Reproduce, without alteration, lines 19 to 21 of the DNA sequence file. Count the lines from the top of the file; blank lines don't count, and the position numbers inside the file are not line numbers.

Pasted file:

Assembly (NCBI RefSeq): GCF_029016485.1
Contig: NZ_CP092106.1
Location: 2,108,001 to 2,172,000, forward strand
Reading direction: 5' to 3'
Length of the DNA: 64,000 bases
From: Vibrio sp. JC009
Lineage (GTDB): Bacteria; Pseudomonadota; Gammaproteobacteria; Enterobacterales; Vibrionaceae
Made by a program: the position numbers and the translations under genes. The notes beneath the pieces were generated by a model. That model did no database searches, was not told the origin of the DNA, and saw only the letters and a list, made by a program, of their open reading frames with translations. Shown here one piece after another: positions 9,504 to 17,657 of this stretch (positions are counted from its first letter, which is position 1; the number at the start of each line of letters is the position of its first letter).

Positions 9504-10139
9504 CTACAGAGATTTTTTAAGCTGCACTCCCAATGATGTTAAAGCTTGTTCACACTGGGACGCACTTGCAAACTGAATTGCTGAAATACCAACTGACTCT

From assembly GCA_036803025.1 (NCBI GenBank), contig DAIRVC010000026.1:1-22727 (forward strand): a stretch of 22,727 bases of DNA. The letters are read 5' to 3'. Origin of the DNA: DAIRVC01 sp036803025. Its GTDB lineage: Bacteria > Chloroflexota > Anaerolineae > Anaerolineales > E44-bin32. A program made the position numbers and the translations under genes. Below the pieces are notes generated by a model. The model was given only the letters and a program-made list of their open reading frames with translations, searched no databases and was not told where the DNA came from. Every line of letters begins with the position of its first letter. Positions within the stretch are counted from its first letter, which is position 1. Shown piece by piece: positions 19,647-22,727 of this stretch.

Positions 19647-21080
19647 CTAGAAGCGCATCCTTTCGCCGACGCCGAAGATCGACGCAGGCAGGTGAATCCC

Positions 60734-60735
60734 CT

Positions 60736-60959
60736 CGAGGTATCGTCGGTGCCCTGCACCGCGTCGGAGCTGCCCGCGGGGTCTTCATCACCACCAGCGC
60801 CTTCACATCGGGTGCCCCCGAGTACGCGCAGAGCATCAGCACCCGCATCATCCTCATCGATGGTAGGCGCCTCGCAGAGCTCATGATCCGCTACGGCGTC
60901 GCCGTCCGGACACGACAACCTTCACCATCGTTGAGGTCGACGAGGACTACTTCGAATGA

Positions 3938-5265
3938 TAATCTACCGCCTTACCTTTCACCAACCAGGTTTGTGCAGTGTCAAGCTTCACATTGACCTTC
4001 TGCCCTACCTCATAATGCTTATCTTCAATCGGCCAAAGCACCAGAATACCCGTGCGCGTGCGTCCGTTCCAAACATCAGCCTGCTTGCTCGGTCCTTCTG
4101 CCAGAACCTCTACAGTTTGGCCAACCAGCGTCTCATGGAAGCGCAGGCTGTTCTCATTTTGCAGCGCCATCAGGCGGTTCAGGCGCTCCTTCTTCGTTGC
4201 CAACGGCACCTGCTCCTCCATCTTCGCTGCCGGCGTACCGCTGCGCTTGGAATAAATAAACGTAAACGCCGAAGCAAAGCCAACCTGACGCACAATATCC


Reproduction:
60901 GCCGTCCGGACACGACAACCTTCACCATCGTTGAGGTCGACGAGGACTACTTCGAATGA

Positions 3938-5265
3938 TAATCTACCGCCTTACCTTTCACCAACCAGGTTTGTGCAGTGTCAAGCTTCACATTGACCTTC